Ala Oueslati is a feminist blogger and activist from Tunisia, specialising in women’s rights, gender equality and women in peacebuilding, with a focus on the Middle East and Africa. Based in New York, he currently works for Planned Parenthood Global. Here he explains how men must break from conventional masculine stereotypes to help create a gender equal society.
The first International Women’s Day took place in 1909 to commemorate the march for women’s rights that happened the year before in the city of New York. The day was celebrated by several nations throughout the years, in response to various events and occasions until it was adopted by the UN in 1975.
This is the day that nations of the world – at least the recognised ones – have agreed to celebrate, once a year, to pay homage to the movement for women’s rights, and remember the unconditional historic discrimination and oppression women have been subjected to in nearly all societies, all cultures, and all civilizations from the greatest to the smallest.
On this day, men and women, young and old, those who are strong proponents of gender equality, and those who are not too feminist, they will all congratulate women on “their day”, online and offline, with some many feminist-sounding wishes and gender equality-inducing messages and hashtags, mostly on social media, accompanied by quotes about feminism, gender equality, or women’s rights in general.
On this day, social media sites are exceptionally busier, more proper, better-natured and sympathetic, more indulgent and particularly more pleasant-mannered. People from all walks of life suddenly start using the hashtag #IWD even when they’re posting about their deliciously-looking vegan brownie in some hippie coffee shop. Everyone is suddenly concerned about the status of women and interested in reposting content featuring several female figures (usually the same ones) who, against all odds, managed to excel in different domains, including ones that are dominated by men.
Then the next day is Friday, or Saturday, or any other day that is not International Women’s Day. The next day is perhaps a football day, a movie day, an analysis day, an evaluation day for organizations to see how they did on their campaigns, for the United Nations to celebrate its successful online content, for Oxfam, Red Cross, UNHCR, and all the other international institutions working on behalf of the women’s rights cause and campaigning online.
So does it end there? Is International Women’s Day really a trend? Are we mere followers of trends and campaigns that are so hollow and so occasional? The truth is, to a very large extent the answer is yes. Campaigning online and spreading hashtags and trendy slogans has been our passion, our interest, and virtually our area of expertise.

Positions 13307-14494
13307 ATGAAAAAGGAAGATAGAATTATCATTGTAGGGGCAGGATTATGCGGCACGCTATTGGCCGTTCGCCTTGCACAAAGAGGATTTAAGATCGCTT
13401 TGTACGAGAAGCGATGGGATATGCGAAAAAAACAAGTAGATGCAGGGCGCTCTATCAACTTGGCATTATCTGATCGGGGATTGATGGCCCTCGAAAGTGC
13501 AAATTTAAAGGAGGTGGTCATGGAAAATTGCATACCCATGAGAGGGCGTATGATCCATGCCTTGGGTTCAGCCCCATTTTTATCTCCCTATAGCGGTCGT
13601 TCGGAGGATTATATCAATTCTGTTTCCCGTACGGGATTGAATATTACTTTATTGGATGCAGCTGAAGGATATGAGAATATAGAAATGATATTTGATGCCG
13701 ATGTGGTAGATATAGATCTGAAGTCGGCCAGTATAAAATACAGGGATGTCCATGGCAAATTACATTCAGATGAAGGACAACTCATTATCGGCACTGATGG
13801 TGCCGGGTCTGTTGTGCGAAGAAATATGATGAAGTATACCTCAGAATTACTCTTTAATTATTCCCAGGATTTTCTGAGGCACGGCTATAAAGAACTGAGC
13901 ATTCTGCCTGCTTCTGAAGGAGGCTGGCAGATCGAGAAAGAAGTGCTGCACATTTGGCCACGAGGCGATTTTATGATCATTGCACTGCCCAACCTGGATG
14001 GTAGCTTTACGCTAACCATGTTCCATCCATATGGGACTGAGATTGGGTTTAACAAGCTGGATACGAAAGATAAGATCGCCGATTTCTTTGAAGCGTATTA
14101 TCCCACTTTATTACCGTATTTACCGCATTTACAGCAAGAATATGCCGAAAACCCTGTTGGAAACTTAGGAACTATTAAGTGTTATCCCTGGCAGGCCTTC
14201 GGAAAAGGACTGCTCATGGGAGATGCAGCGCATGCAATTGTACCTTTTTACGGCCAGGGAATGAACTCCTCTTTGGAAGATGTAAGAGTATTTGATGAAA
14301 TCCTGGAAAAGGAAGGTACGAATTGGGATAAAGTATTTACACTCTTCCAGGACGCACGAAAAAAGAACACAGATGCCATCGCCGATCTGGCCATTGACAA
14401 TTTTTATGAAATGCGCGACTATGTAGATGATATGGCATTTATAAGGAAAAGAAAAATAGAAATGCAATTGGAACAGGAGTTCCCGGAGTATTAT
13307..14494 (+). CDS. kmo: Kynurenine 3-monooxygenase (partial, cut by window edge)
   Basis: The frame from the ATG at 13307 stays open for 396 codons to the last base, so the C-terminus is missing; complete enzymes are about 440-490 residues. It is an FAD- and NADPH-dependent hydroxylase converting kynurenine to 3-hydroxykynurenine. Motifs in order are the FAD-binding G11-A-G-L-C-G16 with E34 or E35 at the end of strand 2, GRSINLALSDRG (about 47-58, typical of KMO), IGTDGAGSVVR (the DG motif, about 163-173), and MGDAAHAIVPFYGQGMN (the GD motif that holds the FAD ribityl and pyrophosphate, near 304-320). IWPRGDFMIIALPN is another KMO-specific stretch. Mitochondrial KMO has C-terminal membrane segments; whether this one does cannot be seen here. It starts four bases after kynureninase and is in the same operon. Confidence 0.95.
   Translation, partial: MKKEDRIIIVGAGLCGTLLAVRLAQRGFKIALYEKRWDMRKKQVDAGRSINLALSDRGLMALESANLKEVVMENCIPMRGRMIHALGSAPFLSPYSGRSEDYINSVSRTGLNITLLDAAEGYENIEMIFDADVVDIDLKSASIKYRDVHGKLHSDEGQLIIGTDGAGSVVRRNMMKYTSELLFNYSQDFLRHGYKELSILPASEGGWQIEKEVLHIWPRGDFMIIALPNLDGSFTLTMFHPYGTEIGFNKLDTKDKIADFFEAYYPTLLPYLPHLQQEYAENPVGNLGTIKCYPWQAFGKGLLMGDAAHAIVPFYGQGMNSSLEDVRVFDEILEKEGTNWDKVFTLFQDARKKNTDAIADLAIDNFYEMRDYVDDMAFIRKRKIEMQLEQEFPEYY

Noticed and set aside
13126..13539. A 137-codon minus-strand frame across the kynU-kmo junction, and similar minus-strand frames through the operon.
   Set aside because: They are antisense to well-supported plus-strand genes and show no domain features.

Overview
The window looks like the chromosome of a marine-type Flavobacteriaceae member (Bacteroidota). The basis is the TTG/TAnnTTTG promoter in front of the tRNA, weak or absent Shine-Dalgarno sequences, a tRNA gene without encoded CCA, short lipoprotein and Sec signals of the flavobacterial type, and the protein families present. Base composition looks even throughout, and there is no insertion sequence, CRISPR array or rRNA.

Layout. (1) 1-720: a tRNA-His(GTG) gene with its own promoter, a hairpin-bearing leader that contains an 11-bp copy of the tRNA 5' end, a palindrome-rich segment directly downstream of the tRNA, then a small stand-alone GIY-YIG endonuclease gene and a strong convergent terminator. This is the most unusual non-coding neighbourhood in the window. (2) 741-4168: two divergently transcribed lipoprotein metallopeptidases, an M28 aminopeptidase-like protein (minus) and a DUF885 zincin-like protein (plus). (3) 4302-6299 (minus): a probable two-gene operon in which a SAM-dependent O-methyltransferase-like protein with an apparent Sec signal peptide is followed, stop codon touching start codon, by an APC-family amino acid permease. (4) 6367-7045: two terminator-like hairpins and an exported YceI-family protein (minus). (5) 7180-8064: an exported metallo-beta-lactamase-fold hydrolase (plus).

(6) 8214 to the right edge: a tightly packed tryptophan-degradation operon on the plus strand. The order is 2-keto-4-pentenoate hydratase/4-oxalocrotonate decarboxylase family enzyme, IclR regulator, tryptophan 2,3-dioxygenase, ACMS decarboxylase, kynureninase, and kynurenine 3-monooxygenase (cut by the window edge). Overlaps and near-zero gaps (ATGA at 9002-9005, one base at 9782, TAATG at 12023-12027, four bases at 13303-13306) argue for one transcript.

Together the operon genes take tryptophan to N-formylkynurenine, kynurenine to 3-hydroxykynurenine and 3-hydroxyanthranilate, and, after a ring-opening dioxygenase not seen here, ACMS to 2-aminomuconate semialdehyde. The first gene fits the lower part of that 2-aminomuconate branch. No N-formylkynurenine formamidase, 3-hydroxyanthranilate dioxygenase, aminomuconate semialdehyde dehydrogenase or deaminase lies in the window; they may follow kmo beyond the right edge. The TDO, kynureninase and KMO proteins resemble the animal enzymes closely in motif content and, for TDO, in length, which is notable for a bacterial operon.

What we need today more than anything else is a change of attitudes and mindsets, not a change in online accounts’ header pictures or pinned tweets – though that might help slightly- but a change in perspective is way more useful. We need not to give more space for systematic sexism, misogyny, or subjection. We need gender equality not because it generates additional economic gains or boosts the long-term competitiveness of the economy, but because it is an unquestionable need, a condition to a balanced productive human life, a value that defines our very humanity.
Just like peacebuilding, the comprehension of gender equality is something that starts from within. It should be our own individual task to realize upon our own reasoning and judgement that women’s rights are in fact, the rights of a group of human beings who happen to be of a particular gender that should not be alienable because of that gender or anything else. We should question society, and culture, and norms, and religions; hence trying to put ourselves in somebody else’s shoes, a woman maybe, a pregnant wife, a working mother, a rape victim, a shamed actress, a fired secretary, a harassed train passenger, a 10-year old FGM victim… We need to know how it is to inevitably embody inequality so we can eventually embody equality.
Similarly, saying that “women’s rights are human rights” or “women’s lives matter” sounds problematic, at least according to the first article of the United Nations Declarations of Human Rights. If all human beings are born free and equal in dignity and rights , then why do we need to validate this principle over and over again? When something is unquestionable, we don’t find arguments for it. We don’t need to find arguments to prove that all humans are equal. It’s either that, or inequality, and when it’s inequality, well then, everything is wrong. These phrases also encompass the very ideas of categorization and discrimination. Instead of telling the world that women’s rights are human rights, we should advocate for the simple equality between humans.
Let’s not correct sexism, let’s eradicate it. Let’s not take one day to remember that women need emancipation. Let’s use all year round to tell the world how unfair, unjust, and violent our world is and has been for women and girls, and how fair, just, and peaceful it could be if we invest in gender equality education, in all aspects of life, at all times, for all people.